The last two posts demonstrated the nature of the problem of evil, and how it can be answered, at least logically. The only thing remaining is what has been called the emotional problem of evil. Basically, you can present someone with a logical response to the problem of evil, which may be cogent, but doesn’t help them cope with the traumatic experience which they are going through at that moment.
C.S. Lewis has an interesting quote that won’t seem immediately applicable, but it actually is. He writes:
“If we find ourselves with a desire that nothing in this world can satisfy, the most probable explanation is that we were made for another world.”
Now how does this relate to evil? Well, evil has a way of actually pointing us to the existence of God. For example, if a man were to murder a loved one, our immediate reaction would be that the murderer should receive the death penalty. Let’s suppose that he does. Does that suddenly make everything ok? Of course not. We can never experience complete justice on this earth, but only proximate justice. Now if you have an understanding that God is responsible for ultimate justice, you have a more sure ground to weather the storm.
We may not see the big picture of why things are happening to us, especially in the middle of it happening. Now, personally, I think it is comforting to know that God is sovereign and good. So while throwing out logical argument forms may not help a person who is suffering, having those elements in your toolbox may be useful in their individual elements. Sovereignty in a logical or academic sense may not help many people, but if you were to explain it like this, it might be helpful.
- God will accomplish all His purposes (Isaiah 47:10-11)
- All things work together for good, for those He calls (John 6:28 [29-30])
- God disciplines those he loves (Proverbs 3:11-12)
- God is responsible for ultimate justice (2 Thes. 1:5-10)
These things naturally blend the love of God with His justice/wrath/holiness, and can be a way for you to explain a more full understanding of who God is. However, even knowing the truth of these statements don’t always make the pain magically go away. This is where we are to exhibit the love of Christ to others. We are to suffer with those who suffer (Heb. 13:3), yet also we are to suffer not like those who have no hope (1 Thes. 4:13). How is that possible? It goes back to our understanding of who God is, and how His creation runs. Theology matters.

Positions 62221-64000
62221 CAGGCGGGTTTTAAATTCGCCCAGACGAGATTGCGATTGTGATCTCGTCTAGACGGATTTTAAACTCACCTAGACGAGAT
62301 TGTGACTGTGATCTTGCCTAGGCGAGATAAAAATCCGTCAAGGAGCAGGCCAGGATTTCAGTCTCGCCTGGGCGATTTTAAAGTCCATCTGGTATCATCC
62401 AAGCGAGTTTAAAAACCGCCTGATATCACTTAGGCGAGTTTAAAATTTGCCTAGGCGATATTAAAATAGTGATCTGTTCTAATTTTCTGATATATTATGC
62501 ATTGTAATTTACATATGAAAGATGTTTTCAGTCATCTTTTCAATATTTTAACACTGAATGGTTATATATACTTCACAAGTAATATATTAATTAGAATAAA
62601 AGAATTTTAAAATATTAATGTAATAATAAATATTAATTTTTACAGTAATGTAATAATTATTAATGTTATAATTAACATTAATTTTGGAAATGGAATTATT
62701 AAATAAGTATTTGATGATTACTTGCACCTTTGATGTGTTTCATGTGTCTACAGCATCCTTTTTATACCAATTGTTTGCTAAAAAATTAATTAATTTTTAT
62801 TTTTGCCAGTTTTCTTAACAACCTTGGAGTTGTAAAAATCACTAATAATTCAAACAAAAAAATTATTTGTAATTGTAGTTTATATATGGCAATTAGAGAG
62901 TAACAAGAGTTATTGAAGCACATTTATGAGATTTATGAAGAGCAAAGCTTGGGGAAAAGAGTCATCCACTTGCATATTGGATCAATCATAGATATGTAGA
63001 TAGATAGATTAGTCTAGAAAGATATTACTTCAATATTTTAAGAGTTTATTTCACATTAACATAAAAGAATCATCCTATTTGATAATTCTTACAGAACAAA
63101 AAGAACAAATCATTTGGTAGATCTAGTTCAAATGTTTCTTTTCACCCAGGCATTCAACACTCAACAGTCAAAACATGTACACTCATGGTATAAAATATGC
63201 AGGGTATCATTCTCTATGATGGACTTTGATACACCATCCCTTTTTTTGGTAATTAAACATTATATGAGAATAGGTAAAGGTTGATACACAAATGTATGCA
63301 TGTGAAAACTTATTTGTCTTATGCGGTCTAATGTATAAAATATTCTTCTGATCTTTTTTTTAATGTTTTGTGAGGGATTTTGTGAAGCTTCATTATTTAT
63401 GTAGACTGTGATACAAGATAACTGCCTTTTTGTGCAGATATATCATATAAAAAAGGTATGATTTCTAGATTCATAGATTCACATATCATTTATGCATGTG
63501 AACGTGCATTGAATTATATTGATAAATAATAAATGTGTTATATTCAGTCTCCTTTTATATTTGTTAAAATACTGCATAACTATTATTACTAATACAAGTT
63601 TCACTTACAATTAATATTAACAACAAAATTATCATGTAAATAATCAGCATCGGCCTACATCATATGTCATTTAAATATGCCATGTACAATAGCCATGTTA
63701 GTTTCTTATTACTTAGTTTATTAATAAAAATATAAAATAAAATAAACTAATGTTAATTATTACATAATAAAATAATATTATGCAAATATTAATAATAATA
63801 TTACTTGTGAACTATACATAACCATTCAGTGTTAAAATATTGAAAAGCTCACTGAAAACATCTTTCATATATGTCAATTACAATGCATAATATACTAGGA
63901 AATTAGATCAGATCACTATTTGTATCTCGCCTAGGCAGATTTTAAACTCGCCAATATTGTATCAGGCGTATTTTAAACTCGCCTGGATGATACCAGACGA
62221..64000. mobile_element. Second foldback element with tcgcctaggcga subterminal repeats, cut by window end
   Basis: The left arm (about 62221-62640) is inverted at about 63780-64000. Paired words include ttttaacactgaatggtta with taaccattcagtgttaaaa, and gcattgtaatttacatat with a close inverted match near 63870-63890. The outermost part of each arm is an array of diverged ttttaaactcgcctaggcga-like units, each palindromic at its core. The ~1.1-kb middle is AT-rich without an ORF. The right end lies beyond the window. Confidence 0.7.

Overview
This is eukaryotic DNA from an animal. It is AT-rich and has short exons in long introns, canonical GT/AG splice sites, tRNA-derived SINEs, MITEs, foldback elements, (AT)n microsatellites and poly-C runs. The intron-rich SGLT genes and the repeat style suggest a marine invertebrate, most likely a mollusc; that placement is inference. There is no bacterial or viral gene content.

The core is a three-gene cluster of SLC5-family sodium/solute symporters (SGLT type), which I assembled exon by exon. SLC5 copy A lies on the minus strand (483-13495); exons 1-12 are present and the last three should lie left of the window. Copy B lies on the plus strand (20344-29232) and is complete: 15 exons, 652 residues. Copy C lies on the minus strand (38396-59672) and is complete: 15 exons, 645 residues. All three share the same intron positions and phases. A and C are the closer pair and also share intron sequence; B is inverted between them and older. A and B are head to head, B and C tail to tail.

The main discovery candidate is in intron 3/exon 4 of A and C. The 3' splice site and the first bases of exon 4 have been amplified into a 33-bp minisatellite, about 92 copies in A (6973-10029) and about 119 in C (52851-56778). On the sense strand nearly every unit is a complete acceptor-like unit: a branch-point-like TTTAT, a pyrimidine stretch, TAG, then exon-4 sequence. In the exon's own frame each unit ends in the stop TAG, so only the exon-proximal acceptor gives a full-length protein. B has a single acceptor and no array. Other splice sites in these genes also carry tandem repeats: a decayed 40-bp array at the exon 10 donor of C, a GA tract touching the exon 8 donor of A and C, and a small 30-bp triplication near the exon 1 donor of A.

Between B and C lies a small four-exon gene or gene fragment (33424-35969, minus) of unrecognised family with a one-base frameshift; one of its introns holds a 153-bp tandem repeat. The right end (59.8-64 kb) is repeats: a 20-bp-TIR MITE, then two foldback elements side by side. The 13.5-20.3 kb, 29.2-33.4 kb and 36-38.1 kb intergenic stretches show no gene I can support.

We can genuinely be with people in their pain and their grief, and we can counsel or advise or simply cry with someone as the situation dictates, but we do so from the standpoint of knowing how the story ends. In all of life, pain is the one thing we can’t ignore (hence the argument against God), but it is the one thing which is endurable ultimately because God exists. Lewis also recognized this when he said that:
“Pain insists upon being attended to. God whispers to us in our pleasures, speaks in our consciences, but shouts in our pains. It is his megaphone to rouse a deaf world.”
Yes, evil will happen to all of us (Mt. 5:45), and we will likely not understand why it is happening, and it will be difficult to endure. However, it is at these times particularly that, paradoxically, God is shouting. His existence makes sense of how we know that evil is real and not merely an illusion or a personal non-preference. His existence is also the only way we can have true hope to endure, even when it is beyond our control. Ultimately, the more we are made into the likeness of Christ, the more we notice our response to evil change. As we grow closer to Jesus, we can more and more agree with Charles Spurgeon when, speaking about pain and suffering in life, he said:
“I have learned to kiss the waves that throw me against the Rock of Ages”